Tuesday, January 12, 2010

Ludmila’s Broken English

Vernon God Little was one of my favourite books of 2004, so I went into DBC Pierre’s second novel, Ludmila’s Broken English expecting a lot, which is after all, what the second novel is supposedly about: expectation. I feel for Pierre in this novel, he obviously tried so hard to upstage VGL, adult characters, several settings, conjoined twins, a civil war in Ubilisk (a fictional Eastern European country). This had all the makings of something great.

The book has Pierre’s trademark metaphorical wizardry and odd, combative characters. The settings were great, with a kind of underbelly feeling - a rundown healthcare facility, seedy nightclubs, a wartorn town.

Ultimately though, the novel is let down by its action. Where VGL was tense and looming, a road trip to disaster, LBE seemed for the most part stuck in each scene. It chopped between two recently released twins in London and Ludmila, a young woman trying to escape poverty in Ubilisk. I’m not sure if this alternating format worked for Pierre, just as I was getting into one scene it would jump to another, the result was that nothing seemed to happen for a long time. I wasn’t really interested until the twins actually hopped on a plane and headed across Europe and the two worlds met. Up until then it seemed like a slow build-up and just didn’t have the pulling power that VGL (or most other novels) have.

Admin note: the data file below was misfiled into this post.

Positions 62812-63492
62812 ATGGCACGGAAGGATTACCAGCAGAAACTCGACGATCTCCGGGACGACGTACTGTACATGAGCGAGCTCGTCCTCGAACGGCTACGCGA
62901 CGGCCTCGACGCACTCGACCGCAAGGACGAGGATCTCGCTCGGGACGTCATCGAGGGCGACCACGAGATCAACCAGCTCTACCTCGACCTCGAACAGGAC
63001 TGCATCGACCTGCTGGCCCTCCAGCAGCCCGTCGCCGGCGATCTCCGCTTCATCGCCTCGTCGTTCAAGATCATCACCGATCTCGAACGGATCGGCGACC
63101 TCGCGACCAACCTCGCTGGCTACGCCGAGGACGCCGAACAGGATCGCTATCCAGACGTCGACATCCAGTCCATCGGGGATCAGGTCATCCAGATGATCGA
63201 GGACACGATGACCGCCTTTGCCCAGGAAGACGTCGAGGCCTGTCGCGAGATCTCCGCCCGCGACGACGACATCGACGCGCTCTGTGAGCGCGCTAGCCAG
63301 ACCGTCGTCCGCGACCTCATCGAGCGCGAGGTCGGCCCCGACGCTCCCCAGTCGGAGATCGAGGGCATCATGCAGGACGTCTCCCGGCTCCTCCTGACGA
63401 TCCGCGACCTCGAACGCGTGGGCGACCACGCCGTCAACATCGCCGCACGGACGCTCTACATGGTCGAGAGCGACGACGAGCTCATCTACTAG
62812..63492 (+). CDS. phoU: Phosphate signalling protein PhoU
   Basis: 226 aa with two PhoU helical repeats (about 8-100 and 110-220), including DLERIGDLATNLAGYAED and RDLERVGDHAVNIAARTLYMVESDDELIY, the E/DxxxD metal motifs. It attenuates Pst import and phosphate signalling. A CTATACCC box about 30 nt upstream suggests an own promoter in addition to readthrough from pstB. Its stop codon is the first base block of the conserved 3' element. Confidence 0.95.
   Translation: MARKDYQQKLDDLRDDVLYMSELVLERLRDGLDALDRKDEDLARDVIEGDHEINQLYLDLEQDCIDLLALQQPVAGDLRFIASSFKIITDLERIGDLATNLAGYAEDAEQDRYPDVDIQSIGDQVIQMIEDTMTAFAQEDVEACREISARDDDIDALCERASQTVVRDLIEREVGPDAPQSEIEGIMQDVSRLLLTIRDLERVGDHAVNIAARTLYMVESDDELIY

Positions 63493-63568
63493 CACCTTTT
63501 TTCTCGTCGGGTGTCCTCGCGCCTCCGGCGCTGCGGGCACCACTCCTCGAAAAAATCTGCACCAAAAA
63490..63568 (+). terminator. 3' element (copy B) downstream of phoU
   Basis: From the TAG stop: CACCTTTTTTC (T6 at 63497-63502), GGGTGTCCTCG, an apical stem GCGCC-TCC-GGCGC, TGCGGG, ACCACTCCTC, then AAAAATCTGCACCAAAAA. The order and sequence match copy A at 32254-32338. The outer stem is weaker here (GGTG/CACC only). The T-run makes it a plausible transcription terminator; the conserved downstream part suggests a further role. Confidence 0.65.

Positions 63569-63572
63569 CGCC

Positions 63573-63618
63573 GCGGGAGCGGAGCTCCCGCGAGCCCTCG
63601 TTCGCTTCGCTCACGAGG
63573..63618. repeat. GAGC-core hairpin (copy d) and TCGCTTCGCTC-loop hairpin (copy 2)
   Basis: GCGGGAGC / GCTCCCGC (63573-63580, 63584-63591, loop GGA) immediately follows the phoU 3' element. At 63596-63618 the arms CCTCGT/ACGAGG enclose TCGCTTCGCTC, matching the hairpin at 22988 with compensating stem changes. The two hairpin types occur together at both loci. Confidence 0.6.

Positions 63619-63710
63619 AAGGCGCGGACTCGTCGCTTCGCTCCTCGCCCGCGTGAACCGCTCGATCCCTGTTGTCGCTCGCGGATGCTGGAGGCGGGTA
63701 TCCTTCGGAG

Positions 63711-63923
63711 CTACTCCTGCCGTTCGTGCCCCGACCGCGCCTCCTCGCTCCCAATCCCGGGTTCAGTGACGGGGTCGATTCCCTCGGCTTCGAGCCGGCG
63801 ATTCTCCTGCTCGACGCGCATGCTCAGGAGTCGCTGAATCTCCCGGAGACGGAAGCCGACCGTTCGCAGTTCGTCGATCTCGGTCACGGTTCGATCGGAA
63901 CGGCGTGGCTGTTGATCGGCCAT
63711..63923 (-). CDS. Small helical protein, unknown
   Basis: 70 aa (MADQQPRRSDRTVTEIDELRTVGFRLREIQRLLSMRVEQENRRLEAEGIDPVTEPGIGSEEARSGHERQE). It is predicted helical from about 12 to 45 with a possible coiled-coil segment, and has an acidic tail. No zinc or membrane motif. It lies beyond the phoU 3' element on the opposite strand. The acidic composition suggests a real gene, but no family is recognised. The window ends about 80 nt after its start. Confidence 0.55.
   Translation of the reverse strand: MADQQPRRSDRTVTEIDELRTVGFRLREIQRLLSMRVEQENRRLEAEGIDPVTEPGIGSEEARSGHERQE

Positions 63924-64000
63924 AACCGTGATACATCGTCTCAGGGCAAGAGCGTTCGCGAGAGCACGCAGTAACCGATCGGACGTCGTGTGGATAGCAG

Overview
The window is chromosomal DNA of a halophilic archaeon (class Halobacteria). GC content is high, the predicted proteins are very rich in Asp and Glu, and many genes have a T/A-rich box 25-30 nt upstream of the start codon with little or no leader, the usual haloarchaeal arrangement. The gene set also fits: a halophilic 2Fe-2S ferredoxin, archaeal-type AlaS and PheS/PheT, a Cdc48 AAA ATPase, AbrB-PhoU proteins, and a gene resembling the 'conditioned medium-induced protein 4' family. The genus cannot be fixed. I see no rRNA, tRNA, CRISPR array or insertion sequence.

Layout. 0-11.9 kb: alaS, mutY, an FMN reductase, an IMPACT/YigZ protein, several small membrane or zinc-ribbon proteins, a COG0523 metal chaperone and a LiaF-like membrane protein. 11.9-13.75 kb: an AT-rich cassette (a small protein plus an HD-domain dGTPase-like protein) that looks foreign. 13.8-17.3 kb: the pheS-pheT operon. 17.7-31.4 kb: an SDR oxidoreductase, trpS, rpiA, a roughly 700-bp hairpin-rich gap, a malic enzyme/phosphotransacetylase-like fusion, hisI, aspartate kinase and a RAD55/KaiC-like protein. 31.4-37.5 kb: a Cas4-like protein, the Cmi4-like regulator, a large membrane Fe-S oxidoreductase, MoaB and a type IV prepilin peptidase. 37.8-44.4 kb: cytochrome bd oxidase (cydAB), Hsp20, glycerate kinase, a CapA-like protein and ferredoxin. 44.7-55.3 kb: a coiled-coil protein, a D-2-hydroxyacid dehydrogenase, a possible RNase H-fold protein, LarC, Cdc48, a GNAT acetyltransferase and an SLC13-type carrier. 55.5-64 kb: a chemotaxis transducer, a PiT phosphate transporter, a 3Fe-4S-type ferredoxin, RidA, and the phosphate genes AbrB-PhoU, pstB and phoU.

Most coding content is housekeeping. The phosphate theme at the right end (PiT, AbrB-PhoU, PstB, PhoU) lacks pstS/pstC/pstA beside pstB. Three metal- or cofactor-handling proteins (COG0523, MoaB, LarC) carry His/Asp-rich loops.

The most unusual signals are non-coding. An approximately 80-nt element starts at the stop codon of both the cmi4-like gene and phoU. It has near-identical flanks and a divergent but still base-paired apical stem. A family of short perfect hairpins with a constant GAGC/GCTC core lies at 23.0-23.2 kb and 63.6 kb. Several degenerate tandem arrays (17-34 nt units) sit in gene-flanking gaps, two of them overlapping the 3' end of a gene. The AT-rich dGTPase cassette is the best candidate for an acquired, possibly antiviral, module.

It is unfair to compare the first and second novels of course, but even on it’s own I would have struggled to finish this book. And indeed, I did have to force myself. The blood spattered ending was bizarre too; characters suddenly dead who had been with us all the way through and a strange resolution which I won’t give away.

I liked Ludmila, she was obnoxious, intelligent and naive and seemed destined for disaster, much like Vernon in Pierre's previous novel. Although she always seemed like a secondary story to the twins, and I think here might lie one of the problems of the book. She seemed like the true heart of it and I don't think Pierre gave her enough texture to make her (and the book?) really come alive.

For me DBC Pierre is one of the most original writers around, and I'm willing to give him another couple of books' grace to really hit that sweet spot. Roll on the next one.
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